Coded gray.

Saturday 1 July 2000


Pic of the day: The signs translates as "Strawberries" and "Norwegian temptations". We have an easy life, haven't we?

Risks and fears

I woke up today to the news that the Danish "Roskilde Festival" had suffered a tragedy. 8 visitors had died and 2 more were in critical condition, due to being trampled by over-eager fans in front of one of the scenes. They had still not decided whether or not to stop the whole music festival.

The tragic episode took a goodly part of the news, despite happening in a neighboring country and involving only a few people. I'm sure that was bad enough for those involved, not to mention their relatives. Even so - it is the train wreck value, isn't it? I'm sure there die as many in our own country during the night from other avoidable causes. Smoking. Fat. Alcohol and drug abuse. Stress. Clinical depression. The occasional AIDS patient. But they have the good grace to curl up and die individually, so it's not a news topic. And good thing too. If the morning news should always start by listing the smokers that died during the night, people would be so stressed that they would need an extra cigarette to calm the nerves.

Even so, the fact remains: Our fears are not proportional to our risks. There are some activities that we consider pleasant that are quite dangerous, and others which scare us that are mostly harmless. For instance driving a car is several times more dangerous than taking a plane. (Last numbers I heard here in Norway was 4 times, I think. I had honestly expected a larger difference. And there is: They counted only deaths. When a plane goes down, there are usually not several times as many crippled as dead. With cars there are.)

It's a Saturday night here in Norway right now. That means that some people are going to drink to excess and do stupid things. In fact, they are doing those things as I write this, close to midnight. Someone is going to drive drunk and harm himself and/or another. Someone is going to contract a HIV infection tonight, almost certainly. We still have no cure for that. But right now, those people could not care less. And I can sort of see that. We're not going to live forever, unless there is some divine intervention; and it is sort of meaningless to just survive if we don't live while we can. On the other hand, not all have to risk their lives to feel alive. There are some lucky people who consider strawberries a suitable temptation. (Pesticides aside. Hmm.)


It's a few days ago now that I would tighten my belt and found that it was already at its innermost notch. Not a big deal, I have other belts that go further. And I have still a visible paunch, at least when I relax my stomach muscles, and I do that a lot. (Insert mandatory joke about "battle of the bulge" here.) On the other side, literally: I put on my old yellow jogging suit today, and noticed how loose it was on my hips and thighs. Only a couple years ago, I filled it out noticably more. Seems I am shrinking. I would have felt a lot more happy about that if it were voluntary. Still, I should take what I get.

It must be months now since I thought that I ought to see a doctor about the growths on my back, particularly the black one. I know enought about my family that I really shouldn't ignore such a risk: We get melanoma as easily as black Americans get hypertension. But there is no connection between risk and fear. And it is fear, not risk, that moves people to see a doctor. People, at least in this regard, includes me.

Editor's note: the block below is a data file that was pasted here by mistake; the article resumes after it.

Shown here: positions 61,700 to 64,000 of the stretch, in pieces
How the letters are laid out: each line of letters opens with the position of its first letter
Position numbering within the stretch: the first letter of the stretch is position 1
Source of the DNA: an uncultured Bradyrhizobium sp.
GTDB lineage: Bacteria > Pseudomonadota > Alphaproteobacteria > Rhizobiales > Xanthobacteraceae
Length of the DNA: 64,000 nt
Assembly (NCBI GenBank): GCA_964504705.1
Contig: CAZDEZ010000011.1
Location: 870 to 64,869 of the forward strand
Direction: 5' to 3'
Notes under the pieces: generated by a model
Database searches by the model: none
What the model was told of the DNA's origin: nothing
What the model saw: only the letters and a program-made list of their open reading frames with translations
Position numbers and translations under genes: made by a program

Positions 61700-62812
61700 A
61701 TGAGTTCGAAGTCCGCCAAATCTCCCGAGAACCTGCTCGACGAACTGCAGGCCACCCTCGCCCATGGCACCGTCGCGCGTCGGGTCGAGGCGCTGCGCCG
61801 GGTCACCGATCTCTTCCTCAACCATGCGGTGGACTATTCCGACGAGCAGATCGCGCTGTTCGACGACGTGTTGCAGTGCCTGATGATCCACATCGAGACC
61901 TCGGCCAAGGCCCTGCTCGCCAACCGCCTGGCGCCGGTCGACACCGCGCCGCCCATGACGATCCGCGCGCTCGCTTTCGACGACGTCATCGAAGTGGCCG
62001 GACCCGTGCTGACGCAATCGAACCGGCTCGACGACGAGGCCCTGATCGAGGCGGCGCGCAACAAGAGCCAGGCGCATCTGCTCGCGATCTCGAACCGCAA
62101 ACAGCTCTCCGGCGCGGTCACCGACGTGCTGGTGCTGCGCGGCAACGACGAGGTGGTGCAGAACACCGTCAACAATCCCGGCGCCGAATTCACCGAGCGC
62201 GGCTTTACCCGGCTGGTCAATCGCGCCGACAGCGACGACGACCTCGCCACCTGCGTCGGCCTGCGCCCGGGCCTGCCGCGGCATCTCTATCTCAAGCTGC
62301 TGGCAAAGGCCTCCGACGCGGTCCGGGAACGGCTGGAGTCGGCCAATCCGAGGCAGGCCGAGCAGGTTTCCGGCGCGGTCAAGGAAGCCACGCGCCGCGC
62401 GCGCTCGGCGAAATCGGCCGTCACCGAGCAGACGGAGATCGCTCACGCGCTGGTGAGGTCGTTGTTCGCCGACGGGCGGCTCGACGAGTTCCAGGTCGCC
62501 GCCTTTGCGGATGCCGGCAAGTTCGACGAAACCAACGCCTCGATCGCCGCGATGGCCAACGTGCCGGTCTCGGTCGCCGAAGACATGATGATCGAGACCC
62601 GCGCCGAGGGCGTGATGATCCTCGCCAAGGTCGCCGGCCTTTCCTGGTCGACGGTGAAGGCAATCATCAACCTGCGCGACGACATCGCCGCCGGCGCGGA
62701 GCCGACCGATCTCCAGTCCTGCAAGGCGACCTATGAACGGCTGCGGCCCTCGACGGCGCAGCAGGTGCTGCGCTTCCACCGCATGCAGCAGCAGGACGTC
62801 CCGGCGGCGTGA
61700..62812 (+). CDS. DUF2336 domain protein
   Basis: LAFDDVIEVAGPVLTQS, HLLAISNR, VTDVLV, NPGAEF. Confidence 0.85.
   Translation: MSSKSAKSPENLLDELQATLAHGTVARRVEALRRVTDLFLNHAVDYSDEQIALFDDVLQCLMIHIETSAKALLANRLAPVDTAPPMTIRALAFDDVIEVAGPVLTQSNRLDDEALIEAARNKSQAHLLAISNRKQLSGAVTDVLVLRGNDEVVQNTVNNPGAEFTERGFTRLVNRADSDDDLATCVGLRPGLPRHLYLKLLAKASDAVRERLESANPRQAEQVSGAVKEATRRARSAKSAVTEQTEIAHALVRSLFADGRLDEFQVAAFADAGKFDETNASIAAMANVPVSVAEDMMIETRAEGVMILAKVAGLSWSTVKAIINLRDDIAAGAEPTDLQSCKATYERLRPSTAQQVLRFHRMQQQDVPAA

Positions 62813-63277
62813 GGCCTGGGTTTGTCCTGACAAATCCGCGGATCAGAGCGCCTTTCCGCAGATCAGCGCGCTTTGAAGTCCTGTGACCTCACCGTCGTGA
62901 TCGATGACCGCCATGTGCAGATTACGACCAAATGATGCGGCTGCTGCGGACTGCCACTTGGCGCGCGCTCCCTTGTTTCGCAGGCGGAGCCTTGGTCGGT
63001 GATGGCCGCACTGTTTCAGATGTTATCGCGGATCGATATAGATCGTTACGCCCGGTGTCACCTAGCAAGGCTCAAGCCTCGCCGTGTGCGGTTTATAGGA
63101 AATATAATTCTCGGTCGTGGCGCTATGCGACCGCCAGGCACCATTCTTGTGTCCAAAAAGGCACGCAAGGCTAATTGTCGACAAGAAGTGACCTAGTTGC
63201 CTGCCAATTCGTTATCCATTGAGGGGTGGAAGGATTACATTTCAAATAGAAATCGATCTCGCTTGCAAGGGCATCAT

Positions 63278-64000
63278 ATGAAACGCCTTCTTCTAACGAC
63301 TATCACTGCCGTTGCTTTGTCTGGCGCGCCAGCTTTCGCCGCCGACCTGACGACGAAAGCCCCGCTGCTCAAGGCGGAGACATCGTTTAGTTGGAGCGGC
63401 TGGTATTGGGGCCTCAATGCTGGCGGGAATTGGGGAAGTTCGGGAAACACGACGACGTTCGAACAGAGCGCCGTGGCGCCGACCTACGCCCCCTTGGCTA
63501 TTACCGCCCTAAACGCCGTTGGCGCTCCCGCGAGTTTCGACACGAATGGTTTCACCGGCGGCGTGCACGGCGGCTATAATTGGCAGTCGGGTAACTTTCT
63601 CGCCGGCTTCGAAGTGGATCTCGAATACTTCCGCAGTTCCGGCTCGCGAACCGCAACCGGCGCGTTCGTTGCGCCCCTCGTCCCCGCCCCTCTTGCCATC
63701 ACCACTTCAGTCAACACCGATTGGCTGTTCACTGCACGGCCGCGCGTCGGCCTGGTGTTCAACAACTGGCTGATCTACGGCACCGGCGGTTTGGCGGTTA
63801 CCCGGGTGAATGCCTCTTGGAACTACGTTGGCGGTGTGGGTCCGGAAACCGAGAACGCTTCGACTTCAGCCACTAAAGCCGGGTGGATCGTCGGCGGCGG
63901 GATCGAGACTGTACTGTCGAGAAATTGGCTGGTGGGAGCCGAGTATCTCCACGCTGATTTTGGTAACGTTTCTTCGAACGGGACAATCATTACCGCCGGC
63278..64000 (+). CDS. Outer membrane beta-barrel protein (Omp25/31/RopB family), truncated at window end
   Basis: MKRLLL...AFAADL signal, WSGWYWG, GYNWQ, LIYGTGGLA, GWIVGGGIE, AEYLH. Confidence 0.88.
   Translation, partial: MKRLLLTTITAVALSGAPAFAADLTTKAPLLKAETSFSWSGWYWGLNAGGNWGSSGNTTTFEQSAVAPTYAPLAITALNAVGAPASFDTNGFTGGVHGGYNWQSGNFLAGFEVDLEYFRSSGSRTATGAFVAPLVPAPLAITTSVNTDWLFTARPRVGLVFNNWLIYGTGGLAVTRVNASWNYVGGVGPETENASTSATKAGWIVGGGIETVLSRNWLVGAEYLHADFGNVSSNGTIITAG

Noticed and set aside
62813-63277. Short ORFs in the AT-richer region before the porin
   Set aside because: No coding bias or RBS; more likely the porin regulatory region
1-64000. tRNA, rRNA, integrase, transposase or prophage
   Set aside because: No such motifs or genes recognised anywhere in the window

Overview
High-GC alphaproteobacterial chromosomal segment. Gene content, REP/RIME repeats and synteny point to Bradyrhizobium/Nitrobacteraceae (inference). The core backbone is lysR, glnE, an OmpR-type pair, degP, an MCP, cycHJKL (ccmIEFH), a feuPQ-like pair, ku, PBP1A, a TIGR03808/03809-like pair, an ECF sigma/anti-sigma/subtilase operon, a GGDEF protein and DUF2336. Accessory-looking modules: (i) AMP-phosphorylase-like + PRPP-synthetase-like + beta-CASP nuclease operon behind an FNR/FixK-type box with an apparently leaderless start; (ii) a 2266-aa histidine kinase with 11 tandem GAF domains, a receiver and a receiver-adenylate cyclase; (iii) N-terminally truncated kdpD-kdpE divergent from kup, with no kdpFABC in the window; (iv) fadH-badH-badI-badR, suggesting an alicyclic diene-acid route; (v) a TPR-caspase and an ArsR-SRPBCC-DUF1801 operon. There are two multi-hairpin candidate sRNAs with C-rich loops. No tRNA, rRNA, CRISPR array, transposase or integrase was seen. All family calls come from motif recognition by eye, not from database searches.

Why take stupid, pointless risks? Because it is emotion, not reason, that drives us. Our cerebral cortex may juggle various smart thoughts around, but it's the deeper layers, the limbic system, that moves us around. Me, and the girl that's getting HIV this night. Sometimes being human sucks. (But all in all, it's pretty cool.)


So, is there anything we can do, or must we ride the way the horse runs? Fortunately, there are things we can do to align our fears and risks better.

First, and obviously, we can talk about it. For instance, when people want to stop smoking, they should not just decide to. All other things being equal (yeah, right) those who build accept among their friends will have an easier time. When their friends don't expect them to smoke, and don't expect them to continue smoking if they fail at first. Shared reality. It may not feel like a bad thing to smoke (indeed, I have on good authority that it feels pretty bad to not smoke once you have become dependent). But by gradually pushing, we can align our fears with our risks, and our hopes with our efforts.

Then there are the acute cases: People who can't take a job because they are afraid to fly or take the elevator. Or can't sleep without having performed a full Sherlock Holms level investigation of the bedroom for any signs of spiders. This is where professional help comes in handy. You may want to try some of the self help tapes and such, but sometimes it may be best for all involved to just get the number to a real therapist. (A bit harder here in Norway, since we lack those too. Part of our socialist heritage again, I guess.)

Finally, we can exercise our free will. Exercise as in "work out". Stretch it a little bit longer. Skip the last piece of cake, perhaps, and take a piece of rye bread instead. Cut the goodnight drink on Sunday and rather take a slow stretch-out and some soft music to relax. You get the drift by now, I'm sure.

Align our fears with our risks. Align our hopes with our efforts.

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